One of three suspects in a pair of San Francisco blessing scams from October 2014. (Courtesy SFPD)

One of three suspects in a pair of San Francisco blessing scams from October 2014. (Courtesy SFPD)

Admitted blessing scammer extradited to SF from NYC to face charges

A 61-year-old woman who admitted in New York City court to scamming an elderly woman out of some $60,000 in cash and jewelry has been extradited to San Francisco to face charges related to so-called blessing scams performed here in The City.

Xuefang Zhou, a Chinese national, is accused of setting up two bait-and-switch scams last year where older Chinese women were coaxed into surrendering precious goods and thousands in cash.

In blessing scams, superstitious victims are swindled into believing their children will meet untimely deaths if their jewelry and cash is not blessed by the suspects. In San Francisco, there are more than 50 known victims of blessing scams robbed of a collective $1.5 million in goods, the District Attorney’s Office said.

Last Thursday, Zhou was booked into County Jail on $250,000 bail, according to the Sheriff’s Department. She was charged by prosecutors with six felonies: two counts of conspiracy; two counts of grand theft; extortion and elder abuse, according to a criminal complaint filed Sept. 8.

The charges stem from a pair of early October 2014 blessing scams.

The scams

On Oct. 2, 2014, Zhou and two unidentified female suspects allegedly convinced a woman to gather $80,000 in cash from her home and put it in a bag, according to the complaint. The victim then went to her bank, allegedly with Zhou, and pulled jewelry out of her safety deposit box, placing it in the money bag.

The woman was told her son would die by a given time unless she gathered the valuables and brought them to the suspects, according to the complaint. During a purification ceremony, where the suspects “blessed” the goods, the money and jewelry were replaced with water bottles and candy.

The suspects then told the woman not to open the bag for a month, “and if she did, her son would die,” the complaint said.

Three days later, Zhou and her unidentified accomplices allegedly coerced a woman into believing she needed to bring them money and jewelry to help Zhou’s daughter with her menstrual cycle, according to the complaint.

The woman went home and grabbed $10,000 in cash, jewelry and rice. She placed the items in a bag and returned to the suspects, the complaint said.

The suspects then switched up the scam, according to the complaint. If the woman didn’t hand over her goods for a blessing, her own daughter was going to die in an accident in three days.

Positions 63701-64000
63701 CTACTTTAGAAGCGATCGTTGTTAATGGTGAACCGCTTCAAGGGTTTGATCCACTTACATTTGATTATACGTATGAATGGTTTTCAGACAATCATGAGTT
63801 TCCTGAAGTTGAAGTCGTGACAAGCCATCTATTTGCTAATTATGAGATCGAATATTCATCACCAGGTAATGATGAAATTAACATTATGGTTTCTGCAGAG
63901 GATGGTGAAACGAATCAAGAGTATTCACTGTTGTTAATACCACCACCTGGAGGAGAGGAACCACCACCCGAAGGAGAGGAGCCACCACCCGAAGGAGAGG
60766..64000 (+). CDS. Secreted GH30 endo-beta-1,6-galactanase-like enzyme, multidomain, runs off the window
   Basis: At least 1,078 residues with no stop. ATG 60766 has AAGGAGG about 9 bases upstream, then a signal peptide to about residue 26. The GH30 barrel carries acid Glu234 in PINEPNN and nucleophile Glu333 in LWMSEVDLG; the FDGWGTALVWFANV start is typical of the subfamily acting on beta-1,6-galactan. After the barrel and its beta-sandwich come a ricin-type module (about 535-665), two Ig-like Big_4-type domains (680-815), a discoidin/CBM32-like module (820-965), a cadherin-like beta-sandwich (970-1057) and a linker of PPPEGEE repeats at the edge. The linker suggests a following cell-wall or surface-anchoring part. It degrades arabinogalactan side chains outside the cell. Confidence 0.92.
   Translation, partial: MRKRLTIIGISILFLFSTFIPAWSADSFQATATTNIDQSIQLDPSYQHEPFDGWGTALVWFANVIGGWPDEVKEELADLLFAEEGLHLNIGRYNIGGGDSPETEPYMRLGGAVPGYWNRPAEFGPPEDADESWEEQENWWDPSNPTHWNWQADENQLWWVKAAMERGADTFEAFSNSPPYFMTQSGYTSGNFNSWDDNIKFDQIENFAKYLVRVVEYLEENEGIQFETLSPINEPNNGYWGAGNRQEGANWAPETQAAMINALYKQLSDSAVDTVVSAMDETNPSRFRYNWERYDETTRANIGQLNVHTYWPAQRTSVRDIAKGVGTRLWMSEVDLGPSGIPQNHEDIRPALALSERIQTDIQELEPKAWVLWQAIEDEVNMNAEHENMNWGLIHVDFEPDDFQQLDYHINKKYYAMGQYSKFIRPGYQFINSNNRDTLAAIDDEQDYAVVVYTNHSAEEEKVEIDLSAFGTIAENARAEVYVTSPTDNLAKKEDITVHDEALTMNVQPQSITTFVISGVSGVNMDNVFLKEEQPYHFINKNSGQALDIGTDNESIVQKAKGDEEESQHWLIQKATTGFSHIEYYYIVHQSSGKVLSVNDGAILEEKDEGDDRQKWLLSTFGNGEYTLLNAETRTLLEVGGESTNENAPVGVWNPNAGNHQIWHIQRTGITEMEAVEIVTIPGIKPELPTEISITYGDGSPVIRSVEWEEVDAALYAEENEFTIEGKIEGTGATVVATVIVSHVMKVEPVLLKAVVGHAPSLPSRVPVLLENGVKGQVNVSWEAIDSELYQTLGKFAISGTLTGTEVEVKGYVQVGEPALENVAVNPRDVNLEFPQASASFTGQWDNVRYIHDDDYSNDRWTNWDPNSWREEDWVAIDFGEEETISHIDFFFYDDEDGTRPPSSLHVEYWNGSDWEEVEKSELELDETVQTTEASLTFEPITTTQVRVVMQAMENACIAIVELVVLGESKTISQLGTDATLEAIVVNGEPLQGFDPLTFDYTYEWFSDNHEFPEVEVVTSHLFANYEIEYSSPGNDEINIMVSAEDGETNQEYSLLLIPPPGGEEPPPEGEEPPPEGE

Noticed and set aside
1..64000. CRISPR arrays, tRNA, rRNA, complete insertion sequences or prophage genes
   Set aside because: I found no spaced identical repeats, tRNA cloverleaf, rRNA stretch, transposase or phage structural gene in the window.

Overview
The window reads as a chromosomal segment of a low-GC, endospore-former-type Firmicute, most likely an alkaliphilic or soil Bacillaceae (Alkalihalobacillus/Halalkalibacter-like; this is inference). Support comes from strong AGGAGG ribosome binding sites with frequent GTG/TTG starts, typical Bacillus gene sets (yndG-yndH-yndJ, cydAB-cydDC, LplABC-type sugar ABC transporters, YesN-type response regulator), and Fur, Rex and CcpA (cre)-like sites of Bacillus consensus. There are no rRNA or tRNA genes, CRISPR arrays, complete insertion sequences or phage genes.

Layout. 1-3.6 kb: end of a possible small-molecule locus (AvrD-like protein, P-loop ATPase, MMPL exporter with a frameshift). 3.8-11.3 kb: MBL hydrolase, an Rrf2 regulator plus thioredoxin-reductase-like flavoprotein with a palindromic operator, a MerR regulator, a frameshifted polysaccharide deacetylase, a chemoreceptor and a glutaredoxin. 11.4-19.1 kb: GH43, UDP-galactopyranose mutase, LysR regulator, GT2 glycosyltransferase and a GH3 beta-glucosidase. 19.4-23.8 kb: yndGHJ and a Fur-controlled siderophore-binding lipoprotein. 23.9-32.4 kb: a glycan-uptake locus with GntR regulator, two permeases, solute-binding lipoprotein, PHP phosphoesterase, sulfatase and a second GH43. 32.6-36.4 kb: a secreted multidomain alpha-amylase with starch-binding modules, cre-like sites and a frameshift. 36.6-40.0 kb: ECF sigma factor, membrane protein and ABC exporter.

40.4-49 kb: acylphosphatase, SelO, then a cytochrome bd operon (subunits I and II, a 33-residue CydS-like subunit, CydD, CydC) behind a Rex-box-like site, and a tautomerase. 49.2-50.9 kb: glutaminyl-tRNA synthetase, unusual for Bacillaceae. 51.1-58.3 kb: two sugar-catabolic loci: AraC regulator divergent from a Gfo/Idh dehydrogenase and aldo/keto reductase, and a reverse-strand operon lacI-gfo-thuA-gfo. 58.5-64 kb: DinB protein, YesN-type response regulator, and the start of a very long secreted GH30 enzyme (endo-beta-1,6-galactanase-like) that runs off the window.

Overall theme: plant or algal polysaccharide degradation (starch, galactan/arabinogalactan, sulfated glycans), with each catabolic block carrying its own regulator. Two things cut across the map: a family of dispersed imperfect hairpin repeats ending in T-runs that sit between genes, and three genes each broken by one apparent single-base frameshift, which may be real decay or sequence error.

The elderly woman complied. Her cash and jewelry were then swapped for water bottles without her knowledge. She walked home with the valueless bag chanting her daughter’s name, per the suspects’ instructions, according to the complaint.

New York City
Zhou’s alleged criminality didn’t stop there.

In late October 2014, Zhou worked with two unidentified accomplices to again scam a 65-year-old woman out of $60,000 in cash and jewelry in New York City’s Chinatown, according to the New York County District Attorney’s Office, which refers to Zhou as Xue Fang Zhou.

As in the alleged San Francisco scams, the trio told the woman her son would die if her goods weren’t blessed, this time by Zhou, and then replaced the expensive contents of the bag with water bottles. The woman would discover later she’d been robbed.

Zhou was reportedly arrested several days later by U.S. Customs and Border Patrol at John F. Kennedy International Airport while trying to flee the country and, in May, pleaded guilty to third-degree grand larceny.

The San Francisco District Attorney’s Office said Zhou was extradited to The City after finishing her sentence on the East Coast.

Zhou was scheduled to appear in court Tuesday morning.

Untitled-1

Read more criminal justice news on the Crime Ink page in print. Follow us on Twitter: @sfcrimeink

Blessing ScamChinatownCrimeCrime InkNew York CitySan Francisco CrimeScamsXue Fang Zhou

If you find our journalism valuable and relevant, please consider joining our Examiner membership program.
Find out more at www.sfexaminer.com/join/

Just Posted

Charles Joseph, who is represented by the San Francisco Public Defender’s office, is facing deportation to Fiji. <ins>(Courtesy photo)</ins>
Giving immigrants a second chance after incarceration

Legislation would allow some faced with deportation a chance to challenge their old convictions

The San Francisco Police Department released body camera footage of the alleged assault on Dacari Spiers. (Via SFPD Body Cam)
SF police officer to stand trial for assault over baton beating

A San Francisco police officer who prosecutors say unnecessarily beat a man… Continue reading

Mayor London Breed announced The City’s return to the red tier for COVID-19 precautions at Pier 39 on Tuesday<ins>, March 2, 2021</ins>. <ins>(Kevin N. Hume/S.F. Examiner)</ins>
San Francisco enters red COVID tier, indoor dining to resume

Museums and gyms can reopen with capacity limits

Cole Odin Berggren, community programs director and drum and DJ instructor at Blue Bear School of Music in The City, holds a JackTrip device, which he says has greatly improved students’ experience of making music online. (Kevin N. Hume/S.F. Examiner)
COVID-era musicians beginning to make connections

Software eliminates pesky delay plaguing most systems

Under the new plan, Twin Peaks Boulevard would be reserved exclusively for pedestrians and cyclists until Christmas Tree Point.	(Kevin N. Hume/S.F. Examiner)
SFMTA board approves new plan for Twin Peaks Boulevard

Cuts vehicle-free space by half. Neighbors say crime, vandalism will still abound

Most Read